Like many of a similar age, Cudi relocated to a big city in his early twenties – in this case New York, with just $500 to his name. For a while he stayed with an uncle in South Bronx. After picking up a job, he moved into an apartment with the producer Dot Da Genius, who would later engineer A Kid Named Cudi and produce two tracks (“Day 'N' Nite” and “Cleveland is the Reason”). Though Cudi had long been crafting his sound – an early demo track called “Party All The Time”, reportedly recorded in 2001, is a lot of infamous humming – it wasn’t until around 2006, after another producer introduced him to then A&R Plain Pat, when things started to fall into place. As reported in a 2010 Spin interview, Plain Pat didn’t immediately sign Kid Cudi. However he did bring him under his wing – an important partnership since Pat also worked with West (and at one point managed the two artists).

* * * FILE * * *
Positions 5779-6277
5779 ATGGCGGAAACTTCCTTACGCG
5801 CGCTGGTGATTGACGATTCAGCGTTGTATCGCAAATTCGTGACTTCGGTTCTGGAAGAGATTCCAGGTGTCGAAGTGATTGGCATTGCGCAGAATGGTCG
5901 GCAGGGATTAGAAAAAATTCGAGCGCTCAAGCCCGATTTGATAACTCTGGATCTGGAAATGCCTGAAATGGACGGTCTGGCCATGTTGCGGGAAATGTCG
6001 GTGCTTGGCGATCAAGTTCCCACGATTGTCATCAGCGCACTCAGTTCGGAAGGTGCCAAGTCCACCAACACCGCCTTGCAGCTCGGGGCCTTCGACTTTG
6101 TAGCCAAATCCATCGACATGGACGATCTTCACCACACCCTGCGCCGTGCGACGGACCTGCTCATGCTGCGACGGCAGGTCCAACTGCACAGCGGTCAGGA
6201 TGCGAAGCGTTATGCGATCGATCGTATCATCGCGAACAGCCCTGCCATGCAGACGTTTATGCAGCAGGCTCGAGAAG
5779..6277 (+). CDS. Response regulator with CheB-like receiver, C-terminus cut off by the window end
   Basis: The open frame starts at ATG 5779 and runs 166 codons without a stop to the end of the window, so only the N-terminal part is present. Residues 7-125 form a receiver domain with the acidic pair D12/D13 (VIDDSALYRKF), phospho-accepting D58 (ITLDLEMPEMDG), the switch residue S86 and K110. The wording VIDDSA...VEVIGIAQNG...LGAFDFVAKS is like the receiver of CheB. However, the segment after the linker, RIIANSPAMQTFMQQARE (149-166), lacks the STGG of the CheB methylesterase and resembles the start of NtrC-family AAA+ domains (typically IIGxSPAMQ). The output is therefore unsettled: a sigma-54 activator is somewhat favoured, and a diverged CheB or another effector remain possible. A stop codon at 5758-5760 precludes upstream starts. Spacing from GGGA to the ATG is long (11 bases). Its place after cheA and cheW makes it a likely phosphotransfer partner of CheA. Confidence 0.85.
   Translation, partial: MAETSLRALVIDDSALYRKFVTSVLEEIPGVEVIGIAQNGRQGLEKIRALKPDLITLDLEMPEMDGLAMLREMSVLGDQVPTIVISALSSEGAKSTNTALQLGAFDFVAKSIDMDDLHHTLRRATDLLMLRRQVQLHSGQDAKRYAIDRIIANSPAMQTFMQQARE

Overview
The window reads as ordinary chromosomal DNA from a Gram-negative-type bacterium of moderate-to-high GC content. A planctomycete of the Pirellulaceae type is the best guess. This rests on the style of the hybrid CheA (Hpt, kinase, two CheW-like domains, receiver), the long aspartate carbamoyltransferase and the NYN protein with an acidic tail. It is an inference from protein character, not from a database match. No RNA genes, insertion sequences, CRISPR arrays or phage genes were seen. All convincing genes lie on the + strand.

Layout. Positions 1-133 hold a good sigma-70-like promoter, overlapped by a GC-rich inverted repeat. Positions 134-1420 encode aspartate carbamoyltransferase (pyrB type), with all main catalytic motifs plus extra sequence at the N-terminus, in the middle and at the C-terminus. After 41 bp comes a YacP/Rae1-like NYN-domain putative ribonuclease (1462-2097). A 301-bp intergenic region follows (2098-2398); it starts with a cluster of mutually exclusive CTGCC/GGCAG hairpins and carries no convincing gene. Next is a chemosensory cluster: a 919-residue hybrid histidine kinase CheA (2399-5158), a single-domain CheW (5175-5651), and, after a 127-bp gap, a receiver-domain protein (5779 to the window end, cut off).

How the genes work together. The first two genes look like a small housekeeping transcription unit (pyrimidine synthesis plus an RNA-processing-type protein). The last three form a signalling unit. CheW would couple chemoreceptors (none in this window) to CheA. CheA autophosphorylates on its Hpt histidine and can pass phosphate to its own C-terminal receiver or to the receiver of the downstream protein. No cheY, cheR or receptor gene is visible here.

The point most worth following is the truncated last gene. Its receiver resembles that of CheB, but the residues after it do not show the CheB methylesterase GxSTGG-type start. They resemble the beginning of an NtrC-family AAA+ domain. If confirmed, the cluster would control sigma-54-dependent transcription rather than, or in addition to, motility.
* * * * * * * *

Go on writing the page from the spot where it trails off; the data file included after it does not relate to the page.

Though rap had already diversified beyond the coasts and the south in the mid-2000s, with acts like Kanye and Lil Wayne switching things up for the future, Cudi seemed to be even more versatile. A Kid Named Cudi features an impressive range of samples – Nosaj Thing, Band of Horses, Paul Simon, N.E.R.D, Ratatat. Perhaps more crucially, and especially on “Day 'N' Nite” (which sounds eerily similar to Benga and Coki’s UK dubstep track “Night”) and “Cleveland is the Reason”, Cudi and Dot Da Genius brought an underground electronic club sound into hip hop – something that’s reflected now in a string of releases that stretch from the swirling production of Noah ‘40’ Shebib and Boi-1da, through to Danny Brown and Vince Staples’ Big Fish Theory.